Most of you know I am French. Some of you know that my mom is German. My grand-parents were born in Germany during World War I, and they survived WWII. My grand-father was an officer in the Wehrmacht, the regular German army, during WWII. He had to serve his country like all the men of his age. I tried to speak with my grand-parents about their life in Germany during the war. But they never wanted to tell me much about it. My mom was born in Germany in 1949, 4 years after the end of WWII. As a student in school, she had to learn about the 3rd Reich and the rise of Adolf Hitler. She had to study how her country declared war on Europe and then the world, and about the millions of Jewish people who were exterminated during the Holocaust. As a student in Germany nowadays, you keep learning about the 3rd Reich. This is not meant to make you feel guilty. It is to be learned as a cautionary tale, so people remember that a dictatorship can arise in any country anytime and, if we are not careful, History can repeat itself.
During my years in France, we also learned about our History, about the great and dark times of our country. Starting in the 19th century and continuing in the 20th century, my country, along with other European countries, colonized most of Africa. And it is important to remember that European countries started the Atlantic slave trade in the 15th century, until the 19th century. Therefore, Europe shares a great responsibility for slavery, along with the United States.
In 1954, only 63 years ago, the French Army was sent to the North African country of Algeria, which was a colony of France, when the Algerian people stood up to claim their independence from France. At the time, the government and media in France referred to the military operation in Algeria as a law enforcement operation. In Algeria, the French Army was engaged in combat against the Algerian people who fought for their independence. A lot of combatants but also civilians were killed. The French Secret Services arrested and tortured combatants and civilians. It was one of the darkest pages of French History, when my country oppressed the people from another country because they were asking for their independence. It is only in 1999, 17 years ago, that the French government officially recognized that the events in Algeria were actually a war, and that we officially called these events the War of Algeria. It was an important day in France because the government recognized, in the name of the French people, that we did something terribly wrong. If you want to improve, recognizing that you have a problem is the first step. We are now at peace with Algeria but we must never forget our History.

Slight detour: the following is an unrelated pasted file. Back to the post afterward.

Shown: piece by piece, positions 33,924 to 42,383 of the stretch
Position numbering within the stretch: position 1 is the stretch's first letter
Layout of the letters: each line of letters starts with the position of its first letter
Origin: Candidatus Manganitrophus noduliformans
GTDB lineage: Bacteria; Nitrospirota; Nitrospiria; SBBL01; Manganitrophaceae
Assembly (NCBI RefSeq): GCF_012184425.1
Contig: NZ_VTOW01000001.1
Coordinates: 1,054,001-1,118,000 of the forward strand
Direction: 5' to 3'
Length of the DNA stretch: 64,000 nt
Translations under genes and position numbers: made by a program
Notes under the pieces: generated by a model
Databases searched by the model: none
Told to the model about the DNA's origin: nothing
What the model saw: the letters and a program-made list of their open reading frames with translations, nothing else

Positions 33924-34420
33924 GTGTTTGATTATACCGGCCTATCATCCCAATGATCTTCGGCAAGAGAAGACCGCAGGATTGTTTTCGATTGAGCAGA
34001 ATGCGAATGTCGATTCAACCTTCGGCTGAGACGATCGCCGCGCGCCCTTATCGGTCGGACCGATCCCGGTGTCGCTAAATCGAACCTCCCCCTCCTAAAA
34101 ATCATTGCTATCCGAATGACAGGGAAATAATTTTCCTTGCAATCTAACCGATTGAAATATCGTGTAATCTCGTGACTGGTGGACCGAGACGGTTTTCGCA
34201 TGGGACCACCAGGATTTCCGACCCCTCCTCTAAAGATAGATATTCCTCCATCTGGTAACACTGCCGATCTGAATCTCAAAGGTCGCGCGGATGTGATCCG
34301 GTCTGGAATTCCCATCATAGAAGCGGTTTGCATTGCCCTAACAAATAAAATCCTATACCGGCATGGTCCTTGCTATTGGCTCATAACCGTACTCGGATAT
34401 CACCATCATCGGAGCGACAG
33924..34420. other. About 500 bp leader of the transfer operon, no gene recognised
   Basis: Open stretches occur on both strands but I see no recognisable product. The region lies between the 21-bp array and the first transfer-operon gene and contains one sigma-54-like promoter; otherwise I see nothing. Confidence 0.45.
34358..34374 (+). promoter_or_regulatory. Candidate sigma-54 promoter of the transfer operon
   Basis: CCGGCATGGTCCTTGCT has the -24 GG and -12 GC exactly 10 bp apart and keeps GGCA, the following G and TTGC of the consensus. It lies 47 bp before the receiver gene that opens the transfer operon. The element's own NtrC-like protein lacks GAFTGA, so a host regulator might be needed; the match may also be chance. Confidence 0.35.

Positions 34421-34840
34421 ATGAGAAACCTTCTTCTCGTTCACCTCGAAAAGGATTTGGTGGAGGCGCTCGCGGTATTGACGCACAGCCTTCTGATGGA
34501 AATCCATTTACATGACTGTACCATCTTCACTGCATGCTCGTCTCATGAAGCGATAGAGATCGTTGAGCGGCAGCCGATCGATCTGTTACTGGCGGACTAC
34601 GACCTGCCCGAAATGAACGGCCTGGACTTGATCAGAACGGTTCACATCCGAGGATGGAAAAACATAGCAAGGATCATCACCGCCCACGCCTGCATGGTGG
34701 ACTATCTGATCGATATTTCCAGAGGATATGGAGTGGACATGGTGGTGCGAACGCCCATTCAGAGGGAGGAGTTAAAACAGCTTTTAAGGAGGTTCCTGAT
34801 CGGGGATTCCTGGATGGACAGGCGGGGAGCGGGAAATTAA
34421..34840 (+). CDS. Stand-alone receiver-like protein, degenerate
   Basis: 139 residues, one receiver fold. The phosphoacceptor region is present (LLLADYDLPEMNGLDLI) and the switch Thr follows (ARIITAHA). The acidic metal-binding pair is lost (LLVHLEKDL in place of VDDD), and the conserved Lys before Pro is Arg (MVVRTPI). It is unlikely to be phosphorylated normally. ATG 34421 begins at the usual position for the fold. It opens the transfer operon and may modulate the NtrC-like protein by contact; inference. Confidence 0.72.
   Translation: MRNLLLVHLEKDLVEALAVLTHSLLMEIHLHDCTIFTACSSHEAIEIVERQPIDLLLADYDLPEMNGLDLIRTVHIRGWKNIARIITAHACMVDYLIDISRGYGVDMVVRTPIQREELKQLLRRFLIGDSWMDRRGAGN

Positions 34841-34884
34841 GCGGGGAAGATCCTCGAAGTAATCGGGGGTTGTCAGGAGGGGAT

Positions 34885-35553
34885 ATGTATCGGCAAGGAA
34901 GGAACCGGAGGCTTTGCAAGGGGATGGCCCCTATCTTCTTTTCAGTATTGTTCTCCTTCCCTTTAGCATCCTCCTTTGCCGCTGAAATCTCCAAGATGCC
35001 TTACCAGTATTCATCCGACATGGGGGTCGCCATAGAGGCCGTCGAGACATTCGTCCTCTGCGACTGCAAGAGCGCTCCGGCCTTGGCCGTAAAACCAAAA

Every country has written great pages and dark pages in History. For the United States, slavery and the Civil War that brought an end to it were definitely some of the darkest pages. And we must never forget.
History is not supposed to make you feel good or bad. History is your best defense against ignorance. Every time you learn about History, you are improving your defense and you are increasing your chances to have a bright future. When you know your History, you are less likely to get manipulated and to get lied to. Educated citizens are essential if we want a healthy democracy. Democracy can be hijacked and replaced by a dictatorship anytime anywhere if we close our eyes and we forget about our History. Don’t ever take anything for granted, keep learning.
We have made progress in this country since the end of the Civil War, thanks to citizen initiatives like the Civil Rights Movement in the 60s. We just had the 1st African-American president for 8 years, which is something that would have been unthinkable just 60 years ago. We have made progress but there is still much more work to do until we live in a society where all people have the same chances of success in life.